Have you ever wondered why we gift chocolate on Valentine’s Day?
Valentine’s Day is a controversial festivity. On the one hand, some people don’t appreciate the saturation of advertising and the consumerism that floods shop windows with objects of dubious taste. But, deep down, it’s also nice to have a day to celebrate love and romance. Although, to be honest, what I like most about the holiday is the excuse to enjoy my beloved chocolate more.
In Japan, it’s a huge trend to gift chocolate for valentine’s day, but the idea of giving away and sharing romantic valentine’s day chocolate box temptations extends to half the world. Is there a reason behind this custom? Why is it so typical to give and eat chocolate on Valentine’s Day?
What About Valentine’s Day Chocolate?
We already know that cocoa only came to Europe after the discovery of America and that, at first, it was only consumed as a drink. That is why the idea of valentine’s day chocolate gifts would have to wait a few centuries.
It was in the 19th century when exchanging and sending love letters on February 14th became popular. The Industrial Revolution, advances in the printing press and the postal system, the timid emergence of the culture of leisure, the birth of advertising, etc. contributed to this new trend.
It became a fundamentally Anglo-Saxon tradition, deeply rooted in Great Britain and, by extension, in the United States. Cards decorated with romantic images and a fair abundance of bows, flowers, hearts, and arrows were trendy, and other gifts could also accompany them.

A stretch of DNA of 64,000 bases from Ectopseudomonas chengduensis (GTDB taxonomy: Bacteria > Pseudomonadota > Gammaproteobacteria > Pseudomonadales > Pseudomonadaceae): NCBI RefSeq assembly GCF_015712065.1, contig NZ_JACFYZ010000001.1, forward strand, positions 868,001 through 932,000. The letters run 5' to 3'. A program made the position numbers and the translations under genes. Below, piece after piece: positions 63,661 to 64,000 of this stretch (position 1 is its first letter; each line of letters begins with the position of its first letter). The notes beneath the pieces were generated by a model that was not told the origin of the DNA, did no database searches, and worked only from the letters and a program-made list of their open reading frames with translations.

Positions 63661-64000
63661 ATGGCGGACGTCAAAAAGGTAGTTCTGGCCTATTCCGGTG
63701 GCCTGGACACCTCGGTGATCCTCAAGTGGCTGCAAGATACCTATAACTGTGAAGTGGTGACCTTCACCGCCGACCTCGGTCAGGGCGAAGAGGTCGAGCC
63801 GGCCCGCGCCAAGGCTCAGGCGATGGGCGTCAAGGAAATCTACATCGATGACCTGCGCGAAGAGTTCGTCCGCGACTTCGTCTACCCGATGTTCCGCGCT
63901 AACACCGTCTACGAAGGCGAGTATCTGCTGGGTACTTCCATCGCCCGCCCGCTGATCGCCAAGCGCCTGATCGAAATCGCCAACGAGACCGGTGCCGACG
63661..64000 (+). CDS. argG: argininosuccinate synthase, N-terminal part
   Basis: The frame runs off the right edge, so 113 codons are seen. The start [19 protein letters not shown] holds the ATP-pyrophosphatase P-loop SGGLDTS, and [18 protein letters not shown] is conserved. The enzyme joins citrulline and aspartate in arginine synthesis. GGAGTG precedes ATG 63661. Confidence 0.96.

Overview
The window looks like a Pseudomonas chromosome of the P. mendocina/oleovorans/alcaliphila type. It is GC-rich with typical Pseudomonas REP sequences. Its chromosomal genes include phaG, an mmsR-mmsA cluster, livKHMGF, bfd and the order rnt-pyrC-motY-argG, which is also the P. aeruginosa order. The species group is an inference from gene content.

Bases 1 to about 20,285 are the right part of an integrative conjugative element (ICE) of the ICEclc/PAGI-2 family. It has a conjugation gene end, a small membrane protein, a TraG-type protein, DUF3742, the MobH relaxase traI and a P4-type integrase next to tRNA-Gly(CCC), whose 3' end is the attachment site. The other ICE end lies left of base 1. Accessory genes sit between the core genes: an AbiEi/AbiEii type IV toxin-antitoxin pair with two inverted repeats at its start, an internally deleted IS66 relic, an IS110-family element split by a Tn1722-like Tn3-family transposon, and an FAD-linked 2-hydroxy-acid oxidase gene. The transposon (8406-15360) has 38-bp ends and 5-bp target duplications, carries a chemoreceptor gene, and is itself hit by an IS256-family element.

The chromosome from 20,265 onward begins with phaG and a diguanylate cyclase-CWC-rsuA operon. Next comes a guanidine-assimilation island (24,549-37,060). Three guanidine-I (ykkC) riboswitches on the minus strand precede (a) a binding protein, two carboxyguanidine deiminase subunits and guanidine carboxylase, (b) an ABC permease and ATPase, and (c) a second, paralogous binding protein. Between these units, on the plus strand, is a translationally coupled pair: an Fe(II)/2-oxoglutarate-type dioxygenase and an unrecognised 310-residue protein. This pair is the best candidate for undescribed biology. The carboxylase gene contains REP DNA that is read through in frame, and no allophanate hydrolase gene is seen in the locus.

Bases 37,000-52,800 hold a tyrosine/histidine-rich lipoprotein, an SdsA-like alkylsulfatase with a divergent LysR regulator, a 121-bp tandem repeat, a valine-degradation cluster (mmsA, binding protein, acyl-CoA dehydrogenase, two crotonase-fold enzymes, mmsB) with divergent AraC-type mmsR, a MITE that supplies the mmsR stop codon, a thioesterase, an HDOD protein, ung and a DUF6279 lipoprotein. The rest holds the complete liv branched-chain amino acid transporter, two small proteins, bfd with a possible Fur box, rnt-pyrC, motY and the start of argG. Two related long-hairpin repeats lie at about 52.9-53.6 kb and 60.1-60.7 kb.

By then, chocolate had already earned a good reputation as a product of sweet desire, and its production as we know it today was in full swing. The initial chocolate bars developed, little by little, into the tempting and lucrative industry of elaborate chocolate boxes.
The Seductive Power Of Valentine’s Day Chocolate
The cacao plant had great importance in the life of the Aztecs. They used the seeds as currency and consumed the drink. It was nutritious and stimulating and also linked to religious rituals. They considered it a gift from Quetzalcóatl, food of the gods and associated with the high society. According to legends, Montezuma took it to stimulate his virility.
Columbus did not taste cocoa, but Hernán Cortés would in 1519. He told in his letters to the monarch Carlos I how the Aztecs had offered them cacahuátl, a cocoa drink that gave vigour and strength. Later, José de Acosta recounted in ‘Historia natural y moral de la Indias’ (1590) how the xocolátl had become one of the Spaniards’ favorite products in the Indies. By adding sugar and spices, it would take little time for chocolate to conquer Europe.
The drink was so delicious it was considered addictive. In fact, the Church worried that abusing it would be a sin, and break rules of abstinence. In any case, it spread throughout the European continent, bringing with it the fame of its invigorating and aphrodisiac powers. People thought cocoa was a treatment against impotence and infertility.
In the 19th century, the production of chocolate had become significantly cheaper. It was already accessible to the middle classes and the working-class population. Just like the valentine’s day chocolate and Valentine’s cards. Industrialization gave rise to both products being mass-produced, and thus, fate would unite them forever.